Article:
TEHRAN (FNA)- The Islamic Revolution Guards Corps (IRGC) on Tuesday launched tens of its missile-launching speedboats in the Persian Gulf.

The speedboats in Zolfaqar, Tareq, Ashoura and Zoljanah classes were launched in a ceremony attended by IRGC Navy Commander Admiral Ali Fadavi and a number of other high-ranking officials.

During the ceremony, Fadavi underlined that the speedboats enjoy high-speed, good sailing capabilities and a high destructive power, and announced the country's plans to continue launching similar vessels in Iran's southern waters.

Noting that the measure is aimed at improving the deterrence power of the Iranian Navy, he reiterated, "Undoubtedly through this measure we can extend help to the further establishment of security in the Persian Gulf and the Strait of Hormuz."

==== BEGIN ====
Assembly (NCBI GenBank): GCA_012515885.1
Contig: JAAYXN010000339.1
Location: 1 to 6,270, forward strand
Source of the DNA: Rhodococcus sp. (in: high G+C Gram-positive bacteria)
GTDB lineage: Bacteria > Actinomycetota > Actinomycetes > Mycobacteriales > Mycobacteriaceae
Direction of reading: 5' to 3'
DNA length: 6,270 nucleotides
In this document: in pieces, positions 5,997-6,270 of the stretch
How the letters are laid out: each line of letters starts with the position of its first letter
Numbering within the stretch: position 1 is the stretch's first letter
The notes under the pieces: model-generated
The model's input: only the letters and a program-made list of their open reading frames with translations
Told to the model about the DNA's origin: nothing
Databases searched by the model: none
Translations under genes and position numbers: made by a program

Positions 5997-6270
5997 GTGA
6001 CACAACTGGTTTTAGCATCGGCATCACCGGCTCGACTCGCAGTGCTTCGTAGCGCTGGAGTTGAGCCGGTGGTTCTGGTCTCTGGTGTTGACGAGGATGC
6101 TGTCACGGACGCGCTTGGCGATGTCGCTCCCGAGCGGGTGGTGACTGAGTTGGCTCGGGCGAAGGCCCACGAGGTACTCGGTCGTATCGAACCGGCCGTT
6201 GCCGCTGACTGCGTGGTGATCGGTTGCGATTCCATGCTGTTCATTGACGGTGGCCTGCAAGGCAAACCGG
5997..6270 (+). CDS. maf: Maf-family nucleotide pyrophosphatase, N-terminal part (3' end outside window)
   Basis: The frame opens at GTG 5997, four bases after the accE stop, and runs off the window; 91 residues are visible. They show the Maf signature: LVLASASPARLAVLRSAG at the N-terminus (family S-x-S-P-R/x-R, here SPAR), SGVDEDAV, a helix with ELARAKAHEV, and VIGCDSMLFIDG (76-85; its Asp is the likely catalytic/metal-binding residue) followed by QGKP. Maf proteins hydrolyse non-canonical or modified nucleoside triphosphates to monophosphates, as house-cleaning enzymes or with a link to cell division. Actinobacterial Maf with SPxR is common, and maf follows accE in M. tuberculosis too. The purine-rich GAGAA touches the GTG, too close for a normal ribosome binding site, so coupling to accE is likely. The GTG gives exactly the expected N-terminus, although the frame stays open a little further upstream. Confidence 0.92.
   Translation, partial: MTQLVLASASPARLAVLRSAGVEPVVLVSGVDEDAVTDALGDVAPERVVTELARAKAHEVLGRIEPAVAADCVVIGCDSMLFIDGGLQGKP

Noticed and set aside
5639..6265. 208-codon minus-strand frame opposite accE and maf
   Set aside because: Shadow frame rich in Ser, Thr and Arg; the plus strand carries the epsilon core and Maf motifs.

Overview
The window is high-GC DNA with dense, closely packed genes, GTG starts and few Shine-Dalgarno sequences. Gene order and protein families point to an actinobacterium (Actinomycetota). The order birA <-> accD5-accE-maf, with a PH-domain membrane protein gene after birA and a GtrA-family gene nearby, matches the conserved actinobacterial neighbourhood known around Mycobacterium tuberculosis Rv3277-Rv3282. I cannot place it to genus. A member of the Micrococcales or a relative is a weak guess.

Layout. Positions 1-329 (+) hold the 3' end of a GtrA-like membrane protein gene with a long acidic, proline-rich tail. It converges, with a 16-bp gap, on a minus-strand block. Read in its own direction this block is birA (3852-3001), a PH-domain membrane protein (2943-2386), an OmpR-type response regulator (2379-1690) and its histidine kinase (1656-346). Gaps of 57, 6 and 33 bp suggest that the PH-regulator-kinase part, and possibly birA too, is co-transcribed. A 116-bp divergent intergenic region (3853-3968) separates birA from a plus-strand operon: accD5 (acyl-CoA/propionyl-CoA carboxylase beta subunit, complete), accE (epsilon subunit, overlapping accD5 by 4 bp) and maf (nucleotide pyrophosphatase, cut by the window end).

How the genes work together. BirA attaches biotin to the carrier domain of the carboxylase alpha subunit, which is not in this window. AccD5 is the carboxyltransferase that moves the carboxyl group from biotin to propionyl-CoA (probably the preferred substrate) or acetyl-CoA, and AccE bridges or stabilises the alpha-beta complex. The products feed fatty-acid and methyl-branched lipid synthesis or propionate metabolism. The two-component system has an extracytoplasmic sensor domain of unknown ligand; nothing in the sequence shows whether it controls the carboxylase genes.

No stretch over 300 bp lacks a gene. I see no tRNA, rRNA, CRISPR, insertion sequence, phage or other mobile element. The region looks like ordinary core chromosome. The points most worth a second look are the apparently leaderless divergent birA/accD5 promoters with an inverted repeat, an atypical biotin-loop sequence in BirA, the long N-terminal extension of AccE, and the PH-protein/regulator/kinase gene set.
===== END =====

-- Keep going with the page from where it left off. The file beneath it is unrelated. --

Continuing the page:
The Islamic Republic has mass-produced a large number of speed-boats with rocket- launchers and other sophisticated military equipment which are able to strike a heavy blow on any foreign warship if the country comes under attack.

Also the IRGC has earlier announced that it is ready to deploy its submarines and battle boats to intercept vessels in the Strait of Hormuz.

The IRGC is responsible for the security of the Persian Gulf. In 2008, Major General Yahya Rahim Safavi, former commander of the IRGC and the current military advisor to the Supreme Leader of the Islamic Revolution, declared that the responsibility of Persian Gulf defense had been handed over to the IRGC.

He warned that the IRGC would seal the strategic Strait of Hormuz in case the US launches any attack on Iran's nuclear installations.

Safavi said that according to the Supreme Leader's decision, the Iranian army was tasked with controlling the Oman and Caspian Seas, while the full responsibility for defending the Persian Gulf security was handed over to the IRGC.